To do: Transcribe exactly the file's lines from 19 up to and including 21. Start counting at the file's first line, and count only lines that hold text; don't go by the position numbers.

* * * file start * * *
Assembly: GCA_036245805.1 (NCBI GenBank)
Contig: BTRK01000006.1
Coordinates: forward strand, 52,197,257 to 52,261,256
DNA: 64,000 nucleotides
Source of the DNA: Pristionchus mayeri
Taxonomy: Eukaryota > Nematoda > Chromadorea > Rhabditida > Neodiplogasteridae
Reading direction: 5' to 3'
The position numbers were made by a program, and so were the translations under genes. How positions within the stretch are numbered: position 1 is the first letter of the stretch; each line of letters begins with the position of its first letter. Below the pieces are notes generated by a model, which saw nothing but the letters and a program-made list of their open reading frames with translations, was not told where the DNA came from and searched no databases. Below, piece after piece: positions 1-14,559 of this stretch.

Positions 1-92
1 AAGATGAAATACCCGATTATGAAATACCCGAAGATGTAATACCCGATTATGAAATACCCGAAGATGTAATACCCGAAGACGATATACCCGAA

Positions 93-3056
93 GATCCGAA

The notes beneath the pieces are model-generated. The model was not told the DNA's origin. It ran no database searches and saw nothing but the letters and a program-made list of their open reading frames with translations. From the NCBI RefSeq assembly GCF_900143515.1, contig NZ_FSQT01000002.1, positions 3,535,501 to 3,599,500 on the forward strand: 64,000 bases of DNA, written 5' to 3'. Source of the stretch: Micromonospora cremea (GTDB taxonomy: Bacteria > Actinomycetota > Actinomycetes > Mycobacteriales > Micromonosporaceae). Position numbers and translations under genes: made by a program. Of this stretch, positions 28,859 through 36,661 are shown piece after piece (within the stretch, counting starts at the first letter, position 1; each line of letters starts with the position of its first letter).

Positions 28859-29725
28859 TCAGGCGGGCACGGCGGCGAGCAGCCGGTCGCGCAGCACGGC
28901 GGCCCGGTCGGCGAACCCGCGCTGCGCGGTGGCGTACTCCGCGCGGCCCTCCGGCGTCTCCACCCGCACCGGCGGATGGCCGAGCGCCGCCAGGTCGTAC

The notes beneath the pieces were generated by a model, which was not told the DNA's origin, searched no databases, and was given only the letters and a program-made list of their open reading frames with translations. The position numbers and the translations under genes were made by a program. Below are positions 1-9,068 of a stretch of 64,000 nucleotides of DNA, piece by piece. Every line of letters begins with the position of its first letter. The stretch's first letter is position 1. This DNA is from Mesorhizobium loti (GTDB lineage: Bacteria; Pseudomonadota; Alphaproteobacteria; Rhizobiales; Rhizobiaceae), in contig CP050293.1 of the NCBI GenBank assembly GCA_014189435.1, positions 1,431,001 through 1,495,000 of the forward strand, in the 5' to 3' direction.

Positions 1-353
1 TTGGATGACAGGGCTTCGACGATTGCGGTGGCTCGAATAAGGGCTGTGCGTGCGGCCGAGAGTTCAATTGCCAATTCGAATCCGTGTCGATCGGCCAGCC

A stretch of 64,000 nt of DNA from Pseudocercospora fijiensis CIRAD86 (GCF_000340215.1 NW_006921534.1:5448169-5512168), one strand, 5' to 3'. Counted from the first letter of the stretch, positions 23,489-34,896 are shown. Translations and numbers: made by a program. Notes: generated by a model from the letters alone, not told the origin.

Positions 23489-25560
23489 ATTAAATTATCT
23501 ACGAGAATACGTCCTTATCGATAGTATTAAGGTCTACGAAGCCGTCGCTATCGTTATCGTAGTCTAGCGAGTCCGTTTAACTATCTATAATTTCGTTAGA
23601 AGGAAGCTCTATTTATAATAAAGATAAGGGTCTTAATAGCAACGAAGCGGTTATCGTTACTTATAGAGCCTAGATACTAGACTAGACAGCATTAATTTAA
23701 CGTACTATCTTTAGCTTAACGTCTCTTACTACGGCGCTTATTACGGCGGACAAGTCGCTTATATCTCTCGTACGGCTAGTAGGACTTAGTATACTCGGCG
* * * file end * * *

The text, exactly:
1 TTGGATGACAGGGCTTCGACGATTGCGGTGGCTCGAATAAGGGCTGTGCGTGCGGCCGAGAGTTCAATTGCCAATTCGAATCCGTGTCGATCGGCCAGCC

A stretch of 64,000 nt of DNA from Pseudocercospora fijiensis CIRAD86 (GCF_000340215.1 NW_006921534.1:5448169-5512168), one strand, 5' to 3'. Counted from the first letter of the stretch, positions 23,489-34,896 are shown. Translations and numbers: made by a program. Notes: generated by a model from the letters alone, not told the origin.

Positions 23489-25560